LifeSherpa Supports Employment Growth


Project SEARCH helps its interns learn valuable job skills through onsite training, classroom curriculum and the LifeSherpa app.

By Sydney Kerelo

On the fifth floor of the Phoenixville Hospital lies KenCrest’s Project SEARCH team, educating and instructing this year’s interns—Lily, Jake, Vinny, and Sherry—each one transitioning from a school setting into the working world.

Project SEARCH helps its interns gain valuable job skills, professional responsibility, self-advocacy, and effective communication through a combination curriculum of classroom lessons and onsite training for the working world through hands-on teachings and a new tool, LifeSherpa.

LifeSherpa is an integrated cloud-based platform that allows job coaches, instructors, and employers to deliver content, reminders, reinforcements, and resources to their employees.

“We use LifeSherpa at Project SEARCH to help our interns learn their roles and gain confidence in the working world,” says Tyler MacReady, the Skills Trainer with Project SEARCH. “One of our interns, Lily, uses the app to help her navigate the hospital, and the more she got to navigate the hospital, the more confident she felt, and that’s a big thing…the more she does it, and the more repetition she gets in this environment, the more confident she feels; which will transfer to future experiences.”

“Now, she doesn’t even have the navigational tasks downloaded on her phone because she doesn’t need them anymore. She knows where she’s going, and that’s been part of the benefit of LifeSherpa,” he adds.

According to MacReady and the LifeSherpa website, this is the end goal for the app, to be a tool used if it’s helpful, not a lifeline.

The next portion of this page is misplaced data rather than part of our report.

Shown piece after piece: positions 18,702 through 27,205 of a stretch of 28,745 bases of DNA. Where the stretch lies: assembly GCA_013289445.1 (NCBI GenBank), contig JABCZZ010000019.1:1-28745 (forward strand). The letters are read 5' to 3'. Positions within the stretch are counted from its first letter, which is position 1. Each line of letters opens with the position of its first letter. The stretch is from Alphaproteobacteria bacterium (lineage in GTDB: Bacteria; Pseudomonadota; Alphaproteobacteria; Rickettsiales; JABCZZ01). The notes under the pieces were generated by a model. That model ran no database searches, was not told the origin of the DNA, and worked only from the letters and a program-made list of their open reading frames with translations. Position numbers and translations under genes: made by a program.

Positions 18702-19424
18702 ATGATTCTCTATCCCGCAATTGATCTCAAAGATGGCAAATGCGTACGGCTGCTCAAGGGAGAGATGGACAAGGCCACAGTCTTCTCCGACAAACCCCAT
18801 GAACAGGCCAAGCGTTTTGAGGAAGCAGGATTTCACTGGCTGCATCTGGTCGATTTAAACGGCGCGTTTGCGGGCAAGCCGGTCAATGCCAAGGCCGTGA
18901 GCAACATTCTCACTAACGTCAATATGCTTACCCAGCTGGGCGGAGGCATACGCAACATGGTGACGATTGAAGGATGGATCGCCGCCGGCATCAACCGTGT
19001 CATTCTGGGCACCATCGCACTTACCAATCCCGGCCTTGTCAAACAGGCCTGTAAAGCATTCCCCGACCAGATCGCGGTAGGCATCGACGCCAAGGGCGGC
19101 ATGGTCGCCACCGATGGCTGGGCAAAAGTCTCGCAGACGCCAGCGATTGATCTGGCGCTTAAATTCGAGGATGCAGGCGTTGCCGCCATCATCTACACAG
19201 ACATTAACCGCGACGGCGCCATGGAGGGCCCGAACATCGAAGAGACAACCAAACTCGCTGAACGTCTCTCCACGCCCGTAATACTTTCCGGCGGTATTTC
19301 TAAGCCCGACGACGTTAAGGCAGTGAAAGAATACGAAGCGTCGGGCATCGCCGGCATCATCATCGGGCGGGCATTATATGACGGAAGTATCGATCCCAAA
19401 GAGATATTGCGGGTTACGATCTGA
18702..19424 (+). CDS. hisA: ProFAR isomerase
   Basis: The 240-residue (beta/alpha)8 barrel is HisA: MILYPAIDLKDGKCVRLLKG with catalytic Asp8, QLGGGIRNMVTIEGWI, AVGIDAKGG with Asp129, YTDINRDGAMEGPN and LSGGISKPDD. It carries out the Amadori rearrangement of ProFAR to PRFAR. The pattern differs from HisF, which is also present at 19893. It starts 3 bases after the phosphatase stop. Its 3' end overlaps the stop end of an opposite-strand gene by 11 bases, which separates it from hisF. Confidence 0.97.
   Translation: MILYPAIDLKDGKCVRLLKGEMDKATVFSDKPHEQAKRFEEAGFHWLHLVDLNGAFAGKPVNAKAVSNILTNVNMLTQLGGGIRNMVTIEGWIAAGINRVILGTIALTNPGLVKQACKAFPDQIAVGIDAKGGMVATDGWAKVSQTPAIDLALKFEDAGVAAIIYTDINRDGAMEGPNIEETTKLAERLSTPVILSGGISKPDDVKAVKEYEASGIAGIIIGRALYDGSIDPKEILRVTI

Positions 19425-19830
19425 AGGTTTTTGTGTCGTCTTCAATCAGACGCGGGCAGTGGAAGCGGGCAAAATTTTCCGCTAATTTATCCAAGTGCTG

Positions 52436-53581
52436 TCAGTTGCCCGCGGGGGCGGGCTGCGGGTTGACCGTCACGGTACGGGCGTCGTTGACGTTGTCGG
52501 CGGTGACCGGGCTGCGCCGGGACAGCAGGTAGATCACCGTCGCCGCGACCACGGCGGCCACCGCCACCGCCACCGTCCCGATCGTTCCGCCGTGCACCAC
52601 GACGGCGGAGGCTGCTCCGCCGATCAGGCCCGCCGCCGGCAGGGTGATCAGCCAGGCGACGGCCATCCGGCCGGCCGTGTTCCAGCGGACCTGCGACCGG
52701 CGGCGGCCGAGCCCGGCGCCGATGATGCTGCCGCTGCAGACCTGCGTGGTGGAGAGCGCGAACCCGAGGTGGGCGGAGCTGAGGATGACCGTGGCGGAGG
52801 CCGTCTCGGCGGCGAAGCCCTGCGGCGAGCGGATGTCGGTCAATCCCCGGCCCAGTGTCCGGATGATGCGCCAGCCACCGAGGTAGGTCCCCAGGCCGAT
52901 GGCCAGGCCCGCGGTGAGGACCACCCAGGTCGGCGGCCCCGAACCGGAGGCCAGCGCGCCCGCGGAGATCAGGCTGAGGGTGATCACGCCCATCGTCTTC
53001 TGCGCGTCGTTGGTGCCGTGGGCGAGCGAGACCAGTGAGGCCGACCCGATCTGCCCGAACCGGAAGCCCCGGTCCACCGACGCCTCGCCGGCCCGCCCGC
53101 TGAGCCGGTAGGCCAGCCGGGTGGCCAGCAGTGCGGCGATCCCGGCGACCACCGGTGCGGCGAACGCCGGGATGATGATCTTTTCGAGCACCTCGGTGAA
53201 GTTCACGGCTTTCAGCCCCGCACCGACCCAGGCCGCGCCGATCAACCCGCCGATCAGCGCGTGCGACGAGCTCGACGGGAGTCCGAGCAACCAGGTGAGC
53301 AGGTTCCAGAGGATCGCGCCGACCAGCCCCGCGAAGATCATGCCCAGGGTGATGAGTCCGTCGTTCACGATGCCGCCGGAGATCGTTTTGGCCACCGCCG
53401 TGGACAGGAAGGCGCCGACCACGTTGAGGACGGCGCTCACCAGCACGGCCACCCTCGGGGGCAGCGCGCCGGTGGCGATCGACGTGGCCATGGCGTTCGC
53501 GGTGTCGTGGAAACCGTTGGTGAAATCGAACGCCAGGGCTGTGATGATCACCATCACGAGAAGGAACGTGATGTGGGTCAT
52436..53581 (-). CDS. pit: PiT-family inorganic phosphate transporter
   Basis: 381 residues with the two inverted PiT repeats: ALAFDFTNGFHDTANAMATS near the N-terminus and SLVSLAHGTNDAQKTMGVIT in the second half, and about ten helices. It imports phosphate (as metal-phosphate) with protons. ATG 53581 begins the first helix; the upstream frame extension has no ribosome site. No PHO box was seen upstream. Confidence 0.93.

LEFT TO RIGHT: Jake, Vinny and Sherry at their respective internships at Phoenixville Hospital. // Photos by Aubrey Hoffert.

The app began when CEO Doug Meeker’s son was diagnosed with autism at age 3, according to the website. Meeker became determined to find a way to help his son live a meaningful life and face every challenge ahead of him headfirst. So, with a background in technology, Meeker created a virtual guide to help people with disabilities, like his son, to navigate their day-to-day.

The app allows the administrator to set reminders for specific tasks—like regulating bathroom time or reminding someone to grab their phone charger before leaving the house. The administrator can also create demonstration videos, navigational photo guides, and a script for those interested in becoming more social.

“One of our interns, Vinny, had a rotation in the kitchen, and he had trouble rolling wraps,” says MacReady. “So, I recorded a video of one of the chefs rolling a wrap and created a step-by-step process to help him. Then, when he got better at it, we switched it to show the full video, and if he needs to, he can stop and pause it.”

RELATED: How the Tech First Movement is Changing IDD Services

The app even has an inbuilt feature so that the person using it can text or video call the administrator if they needs help with something. It even records every time the intern or the user reaches out for help, which is critical because the administrator can collect data on the user and see how far they’ve come and where they need a little more assistance.

The LifeSherpa app is compatible with Android and Apple devices, but it requires the company to purchase a license to be able to use it.

“The people we support are growing up in this world full of technology,” says MacReady. “They’ve got phones, and they understand them, so it’s time to meet them when they’re at and engage with them in that world.”